Social influence can drive change, says Diana Ivanova, a research fellow at the School of Earth and Environment at University of Leeds in England who reviewed emissions reduction options in April in Environmental Research Letters. If you see other people taking steps to shrink their carbon footprints, â€œyou may feel more empowered to enact changes yourself.â€
Researchers call this transmission of ideas and behaviors through a population â€œbehavioral contagion.â€ Thatâ€™s where individual action can be a potent force for change, says Robert Frank, a Cornell University economist. â€œInstalling solar panels, buying an electric vehicle or adopting a more climate-friendly diet donâ€™t just increase the likelihood of others taking similar steps, it also deepens oneâ€™s sense of identity as a climate advocate,â€ Frank writes in his 2020 book, Under the Influence: Putting Peer Pressure to Work. Those actions can also encourage other meaningful actions, like supporting candidates who favor climate-protecting legislation.
A team has started a Kickstarter campaign to label a product’s carbon footprint so consumers can make better decisions about which brand to buy. The labels are meant to bring attention to the additional cost of wasteful production and a bunch of brands have already joined the initiative.
Of course the best way to help the environment is to follow the first R and reduce your consumption in the first place.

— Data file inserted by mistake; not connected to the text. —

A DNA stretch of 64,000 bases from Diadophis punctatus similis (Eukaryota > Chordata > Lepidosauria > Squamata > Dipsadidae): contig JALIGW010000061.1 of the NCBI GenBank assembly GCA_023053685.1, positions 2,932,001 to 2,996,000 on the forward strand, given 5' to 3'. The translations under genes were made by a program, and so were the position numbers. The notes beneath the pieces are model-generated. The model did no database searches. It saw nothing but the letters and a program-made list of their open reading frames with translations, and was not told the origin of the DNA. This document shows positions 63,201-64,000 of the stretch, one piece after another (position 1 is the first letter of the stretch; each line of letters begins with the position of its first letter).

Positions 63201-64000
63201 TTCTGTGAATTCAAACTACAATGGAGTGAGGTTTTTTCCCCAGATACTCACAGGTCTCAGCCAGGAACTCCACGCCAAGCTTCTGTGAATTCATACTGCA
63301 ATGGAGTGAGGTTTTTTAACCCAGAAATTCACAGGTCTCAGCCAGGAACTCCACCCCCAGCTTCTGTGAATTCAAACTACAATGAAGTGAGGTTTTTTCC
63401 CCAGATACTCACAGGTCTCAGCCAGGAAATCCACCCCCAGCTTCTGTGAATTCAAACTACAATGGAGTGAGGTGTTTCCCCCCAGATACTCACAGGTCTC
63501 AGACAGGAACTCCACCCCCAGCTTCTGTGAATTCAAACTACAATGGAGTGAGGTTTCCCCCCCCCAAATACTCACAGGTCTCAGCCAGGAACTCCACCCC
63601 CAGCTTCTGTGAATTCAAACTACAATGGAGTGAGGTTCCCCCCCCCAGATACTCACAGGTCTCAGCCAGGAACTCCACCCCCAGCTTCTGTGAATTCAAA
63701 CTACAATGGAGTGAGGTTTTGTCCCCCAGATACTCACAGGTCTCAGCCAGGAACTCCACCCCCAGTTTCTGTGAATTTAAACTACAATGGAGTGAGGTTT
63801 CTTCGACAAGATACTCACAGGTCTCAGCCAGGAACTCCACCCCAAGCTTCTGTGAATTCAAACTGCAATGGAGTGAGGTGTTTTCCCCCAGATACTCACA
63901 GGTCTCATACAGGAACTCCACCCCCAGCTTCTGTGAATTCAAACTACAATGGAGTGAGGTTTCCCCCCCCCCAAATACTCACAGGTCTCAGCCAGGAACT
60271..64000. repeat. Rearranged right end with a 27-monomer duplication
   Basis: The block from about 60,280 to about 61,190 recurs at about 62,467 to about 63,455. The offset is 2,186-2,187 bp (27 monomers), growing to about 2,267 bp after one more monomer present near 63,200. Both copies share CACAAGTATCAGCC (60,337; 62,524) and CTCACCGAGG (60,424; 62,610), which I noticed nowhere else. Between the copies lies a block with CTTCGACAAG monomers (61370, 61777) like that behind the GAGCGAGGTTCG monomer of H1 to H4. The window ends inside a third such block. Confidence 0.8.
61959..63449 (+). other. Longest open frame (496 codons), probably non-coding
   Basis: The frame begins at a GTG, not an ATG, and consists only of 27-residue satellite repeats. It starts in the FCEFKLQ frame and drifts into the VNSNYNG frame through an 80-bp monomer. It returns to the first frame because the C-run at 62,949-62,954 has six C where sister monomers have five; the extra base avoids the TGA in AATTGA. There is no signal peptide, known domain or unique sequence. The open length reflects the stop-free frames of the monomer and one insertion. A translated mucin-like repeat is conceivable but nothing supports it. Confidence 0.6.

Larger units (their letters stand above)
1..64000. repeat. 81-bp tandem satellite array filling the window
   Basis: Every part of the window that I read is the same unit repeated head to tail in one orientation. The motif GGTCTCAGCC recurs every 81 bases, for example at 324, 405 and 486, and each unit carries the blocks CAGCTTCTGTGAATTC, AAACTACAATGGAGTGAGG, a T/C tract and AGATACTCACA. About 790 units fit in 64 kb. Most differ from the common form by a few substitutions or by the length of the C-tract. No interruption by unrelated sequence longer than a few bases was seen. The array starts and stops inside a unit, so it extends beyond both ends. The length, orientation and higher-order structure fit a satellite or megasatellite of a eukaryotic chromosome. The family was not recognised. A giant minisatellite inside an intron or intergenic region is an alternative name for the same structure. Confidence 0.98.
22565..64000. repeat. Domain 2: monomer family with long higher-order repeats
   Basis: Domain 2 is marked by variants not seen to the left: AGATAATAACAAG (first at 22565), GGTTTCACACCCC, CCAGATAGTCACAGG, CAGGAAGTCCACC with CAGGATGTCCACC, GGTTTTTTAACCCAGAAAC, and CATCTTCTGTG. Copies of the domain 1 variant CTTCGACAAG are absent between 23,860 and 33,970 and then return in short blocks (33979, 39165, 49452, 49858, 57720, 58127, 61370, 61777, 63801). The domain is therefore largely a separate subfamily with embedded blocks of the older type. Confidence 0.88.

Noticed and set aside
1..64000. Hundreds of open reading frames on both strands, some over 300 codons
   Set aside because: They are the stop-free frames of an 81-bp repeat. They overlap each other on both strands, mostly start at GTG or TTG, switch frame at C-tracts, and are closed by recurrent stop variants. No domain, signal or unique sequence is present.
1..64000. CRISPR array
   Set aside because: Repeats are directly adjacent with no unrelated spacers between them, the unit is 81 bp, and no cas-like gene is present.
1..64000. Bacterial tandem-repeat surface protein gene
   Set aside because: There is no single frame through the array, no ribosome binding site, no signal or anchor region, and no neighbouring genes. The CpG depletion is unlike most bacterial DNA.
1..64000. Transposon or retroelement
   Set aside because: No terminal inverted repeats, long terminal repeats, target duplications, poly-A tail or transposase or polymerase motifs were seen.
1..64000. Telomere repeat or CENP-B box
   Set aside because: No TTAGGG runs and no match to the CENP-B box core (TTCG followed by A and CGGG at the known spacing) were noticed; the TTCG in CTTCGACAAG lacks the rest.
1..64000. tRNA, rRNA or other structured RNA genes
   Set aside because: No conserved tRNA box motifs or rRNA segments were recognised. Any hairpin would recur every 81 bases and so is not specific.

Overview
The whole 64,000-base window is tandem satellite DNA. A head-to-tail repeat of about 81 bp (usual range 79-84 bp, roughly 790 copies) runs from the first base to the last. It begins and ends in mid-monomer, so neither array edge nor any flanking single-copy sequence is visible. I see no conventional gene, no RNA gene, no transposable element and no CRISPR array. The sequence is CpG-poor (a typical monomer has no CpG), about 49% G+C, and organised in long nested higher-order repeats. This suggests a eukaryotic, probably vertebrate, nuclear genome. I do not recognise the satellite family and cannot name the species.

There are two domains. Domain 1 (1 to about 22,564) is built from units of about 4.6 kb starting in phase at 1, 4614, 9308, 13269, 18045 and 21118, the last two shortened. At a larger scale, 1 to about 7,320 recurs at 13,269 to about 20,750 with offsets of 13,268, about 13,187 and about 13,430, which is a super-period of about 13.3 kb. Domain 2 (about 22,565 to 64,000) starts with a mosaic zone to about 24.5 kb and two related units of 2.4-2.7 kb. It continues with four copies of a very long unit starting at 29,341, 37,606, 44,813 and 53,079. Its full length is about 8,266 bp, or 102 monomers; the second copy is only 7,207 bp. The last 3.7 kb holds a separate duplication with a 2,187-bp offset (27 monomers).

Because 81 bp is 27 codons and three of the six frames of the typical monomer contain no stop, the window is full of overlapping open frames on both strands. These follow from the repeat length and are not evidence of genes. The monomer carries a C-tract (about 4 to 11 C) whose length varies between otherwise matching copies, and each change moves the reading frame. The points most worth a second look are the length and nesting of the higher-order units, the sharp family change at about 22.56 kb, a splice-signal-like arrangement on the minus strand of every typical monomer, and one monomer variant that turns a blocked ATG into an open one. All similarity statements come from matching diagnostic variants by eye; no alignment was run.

Solutions to seriously mitigate climate change exist, but they are not free. You know whatisfree right now? Emitting greenhouse gases.Let’s change that.
By joiningCertified Climate Neutral, businesses can choose to pay forallof their carbon emissionsandaccelerate the implementation of low-carbon technologies. Becoming Climate Neutral Certified is soaffordable, immediate, and measurably impactfulthat it should be theminimum standardfor what it means to be a sustainable business.
It’s been known for years that urban centres have a lower carbon footprint than the lands of urban sprawl. This is a for a variety of reasons and it’s rather complex, sure most of it comes down to density, but the exact know how is still being figure out.
Over at Alternatives Journal they looked at how building sustainable cities makes better cities overall. This is how and why people make resilient cities.
FOR EXAMPLE, existing low-density suburban developments â€œactually increase the damage on the environment while also making that damage harder to see and to address,â€ wrote Green Metropolis author David Owen. Although Forbes ranked Vermont as the greenest US state in 2007, Owenâ€™s 2009 article revealed that a typical Vermonter consumed 2,063 litres of gasoline per year â€“ almost 400 hundred litres more than the US national average at that time. This vast consumption is primarily due to single-use zoning and the absence of a comprehensive public transit system. Contrary to popular belief, dense cities such as New York City typically have the lowest carbon footprints. NYC emits 7.1 tonnes of greenhouse gases per person per year, or less than 30 per cent of the US national average. This is due to its extreme compactness. Over 80 per cent of Manhattanites travel to work by public transit, by bicycle or on foot. Population density also lowers energy and water use, limits material consumption and decreases the production of solid waste. For example, Japanâ€™s urban areas are five times denser than Canadaâ€™s, and the consumption of energy per capita in Japan is 40 per cent lower.